Policy experts and immigrant rights advocates have warned that without congressional action, the Deferred Action for Childhood Arrivals program and those who rely on it could face challenges for years to come.

The Trump administration has said it's planning another court bid against the Obama-era policy, gives work permits and temporary protection from deportation to some 650,000 immigrants brought to the U.S. as children — including around 24,000 in Arizona. Last Thursday the Supreme Court ruled in favor of continuing the program, but left room for the government to try to dismantle it again.

Learn more here.

Biggest jump in COVID-19 cases for Tohono O'odham Nation


On Monday, the Tohono O'odham Nation reported its largest spike in COVID-19 cases yet with nearly 40 new cases since last week.

A tribal leadership report states the 128 tribal members have contracted the new coronavirus and ten people had died as of Sunday. According to data, the nation's clinics have performed more than 1,200 tests and at least a quarter of those infected have been hospitalized, the majority of whom have underlying health conditions.

The update doesn't say if people testing positive live on or off the Nation, but past reports show that the majority of cases within the tribe were off the reservation.

Earlier this month, Chairman Ned Norris Junior reinstated the curfew in the communities along the Nation's borders.

University neighbor group opposes sale of research farmland


A neighborhood association near the University of Arizona hopes to stop any future sale of farmland used for agricultural research.

The Arizona Daily Star reported the Campus Farm Neighborhood Association in Tucson is concerned about the property occupied by the university’s Campus Agricultural Center. The center is a research, teaching and cooperative extension facility housing 11 departments of the College of Agriculture and Life Sciences.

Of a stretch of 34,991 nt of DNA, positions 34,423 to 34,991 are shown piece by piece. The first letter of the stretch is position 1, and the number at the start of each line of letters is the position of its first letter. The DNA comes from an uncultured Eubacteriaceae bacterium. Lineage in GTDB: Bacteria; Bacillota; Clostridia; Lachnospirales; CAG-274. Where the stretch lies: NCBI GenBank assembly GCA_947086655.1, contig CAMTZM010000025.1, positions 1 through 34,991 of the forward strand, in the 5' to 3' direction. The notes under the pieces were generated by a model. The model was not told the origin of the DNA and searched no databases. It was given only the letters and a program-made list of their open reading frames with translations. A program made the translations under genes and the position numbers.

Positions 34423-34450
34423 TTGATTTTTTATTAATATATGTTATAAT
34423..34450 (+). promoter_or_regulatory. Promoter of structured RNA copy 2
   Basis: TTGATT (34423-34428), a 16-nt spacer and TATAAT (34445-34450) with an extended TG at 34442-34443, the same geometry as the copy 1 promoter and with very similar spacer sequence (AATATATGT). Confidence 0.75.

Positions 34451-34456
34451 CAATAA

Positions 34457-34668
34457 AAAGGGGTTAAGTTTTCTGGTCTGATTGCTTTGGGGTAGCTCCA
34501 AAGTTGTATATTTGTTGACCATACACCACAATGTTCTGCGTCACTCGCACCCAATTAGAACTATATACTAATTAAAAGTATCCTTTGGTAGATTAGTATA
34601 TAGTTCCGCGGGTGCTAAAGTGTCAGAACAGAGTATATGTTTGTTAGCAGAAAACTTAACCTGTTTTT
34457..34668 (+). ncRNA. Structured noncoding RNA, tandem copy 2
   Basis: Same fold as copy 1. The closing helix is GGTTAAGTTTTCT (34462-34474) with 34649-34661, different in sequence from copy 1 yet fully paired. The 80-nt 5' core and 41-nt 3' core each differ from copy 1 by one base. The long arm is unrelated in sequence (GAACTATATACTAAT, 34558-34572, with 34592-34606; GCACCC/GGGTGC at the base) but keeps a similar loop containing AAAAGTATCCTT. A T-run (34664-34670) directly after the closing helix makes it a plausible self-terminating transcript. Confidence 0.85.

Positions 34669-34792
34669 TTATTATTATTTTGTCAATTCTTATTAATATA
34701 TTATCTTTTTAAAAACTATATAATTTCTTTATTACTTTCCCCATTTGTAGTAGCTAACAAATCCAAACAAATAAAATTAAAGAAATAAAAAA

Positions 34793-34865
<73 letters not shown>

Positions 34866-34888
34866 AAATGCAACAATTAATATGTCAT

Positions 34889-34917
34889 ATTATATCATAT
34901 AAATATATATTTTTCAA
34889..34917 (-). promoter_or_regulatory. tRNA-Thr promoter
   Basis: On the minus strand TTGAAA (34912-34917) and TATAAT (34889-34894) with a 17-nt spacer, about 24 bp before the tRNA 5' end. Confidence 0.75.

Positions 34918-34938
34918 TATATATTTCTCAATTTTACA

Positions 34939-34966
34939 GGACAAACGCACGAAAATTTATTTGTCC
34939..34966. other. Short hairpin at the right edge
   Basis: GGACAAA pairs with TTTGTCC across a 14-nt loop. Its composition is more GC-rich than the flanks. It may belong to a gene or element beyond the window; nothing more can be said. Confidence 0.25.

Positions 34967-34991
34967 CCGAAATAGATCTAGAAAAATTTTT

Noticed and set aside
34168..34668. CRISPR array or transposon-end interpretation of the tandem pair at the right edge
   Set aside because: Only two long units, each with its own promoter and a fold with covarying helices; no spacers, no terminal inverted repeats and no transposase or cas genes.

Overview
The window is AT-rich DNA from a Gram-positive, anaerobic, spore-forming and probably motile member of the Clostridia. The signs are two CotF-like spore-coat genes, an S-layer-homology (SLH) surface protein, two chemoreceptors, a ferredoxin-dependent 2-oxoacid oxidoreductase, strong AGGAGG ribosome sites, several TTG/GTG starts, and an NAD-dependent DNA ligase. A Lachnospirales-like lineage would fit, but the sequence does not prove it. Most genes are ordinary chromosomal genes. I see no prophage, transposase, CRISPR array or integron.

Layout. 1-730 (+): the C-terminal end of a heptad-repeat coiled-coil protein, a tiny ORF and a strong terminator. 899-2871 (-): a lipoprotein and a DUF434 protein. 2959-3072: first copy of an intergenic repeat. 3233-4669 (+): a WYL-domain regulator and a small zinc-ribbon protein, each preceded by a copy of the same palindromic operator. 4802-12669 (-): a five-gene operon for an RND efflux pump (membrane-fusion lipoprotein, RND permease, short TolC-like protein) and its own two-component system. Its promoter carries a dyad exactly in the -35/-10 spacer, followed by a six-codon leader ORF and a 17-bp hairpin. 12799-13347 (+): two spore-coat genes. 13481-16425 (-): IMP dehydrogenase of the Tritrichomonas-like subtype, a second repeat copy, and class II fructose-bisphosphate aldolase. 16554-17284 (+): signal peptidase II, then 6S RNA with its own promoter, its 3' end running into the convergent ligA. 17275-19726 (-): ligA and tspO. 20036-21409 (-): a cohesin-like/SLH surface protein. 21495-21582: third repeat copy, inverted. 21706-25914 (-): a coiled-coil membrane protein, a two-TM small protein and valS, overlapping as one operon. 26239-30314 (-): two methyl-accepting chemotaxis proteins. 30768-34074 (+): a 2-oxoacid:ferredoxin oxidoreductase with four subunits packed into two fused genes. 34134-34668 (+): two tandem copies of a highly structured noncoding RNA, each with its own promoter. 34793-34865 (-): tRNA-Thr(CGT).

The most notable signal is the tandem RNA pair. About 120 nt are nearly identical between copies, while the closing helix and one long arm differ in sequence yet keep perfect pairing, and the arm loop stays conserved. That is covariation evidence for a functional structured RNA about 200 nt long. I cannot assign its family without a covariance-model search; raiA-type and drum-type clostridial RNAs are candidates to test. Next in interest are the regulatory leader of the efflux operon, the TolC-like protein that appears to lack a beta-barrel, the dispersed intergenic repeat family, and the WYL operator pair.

Neighborhood association founder Bonnie Poulos says the group has been alarmed by university President Robert Robbins' comments about the campus farm’s potential value while the pandemic threatens school finances. The university said in a statement that no decision regarding the property has been made.

Read more at Tucson.com

Forecasters say Arizona's budget outlook is improving


The predicted budget shortfall for the fiscal year that begins in July could be significantly smaller than legislative analysts originally reported.

In April, the Joint Legislative Budget Committee predicted a budget shortfall of $1.1 billion due to the slowing of the economy caused by the COVID-19 pandemic. The June forecast puts the shortfall at about $700 million, but it could fall to zero.

The size of the shortfall depends on a number of virus-related factors.

Learn more here.

Grand Canyon rangers rescue river runner, overheated hikers


GRAND CANYON NATIONAL PARK — Officials at Grand Canyon National Park say rangers had to rescue a river runner and several hikers who were overcome by the heat last weekend.

On Saturday, Phantom Ranch rangers responded to a river runner experiencing heat illness and fatigue on a Colorado River trip. They say the river runner drank too much water, leading to hyponatremia. The park’s helicopter and ambulance transported the patient to a Flagstaff hospital.

On Sunday, Indian Garden rangers responded to a hiker having heat stroke on the Bright Angel Trail. They used cooling measures before the hiker was airlifted to a Flagstaff hospital. Other incidents involved some hikers experiencing heat exhaustion on the Bright Angel and South Kaibab trails.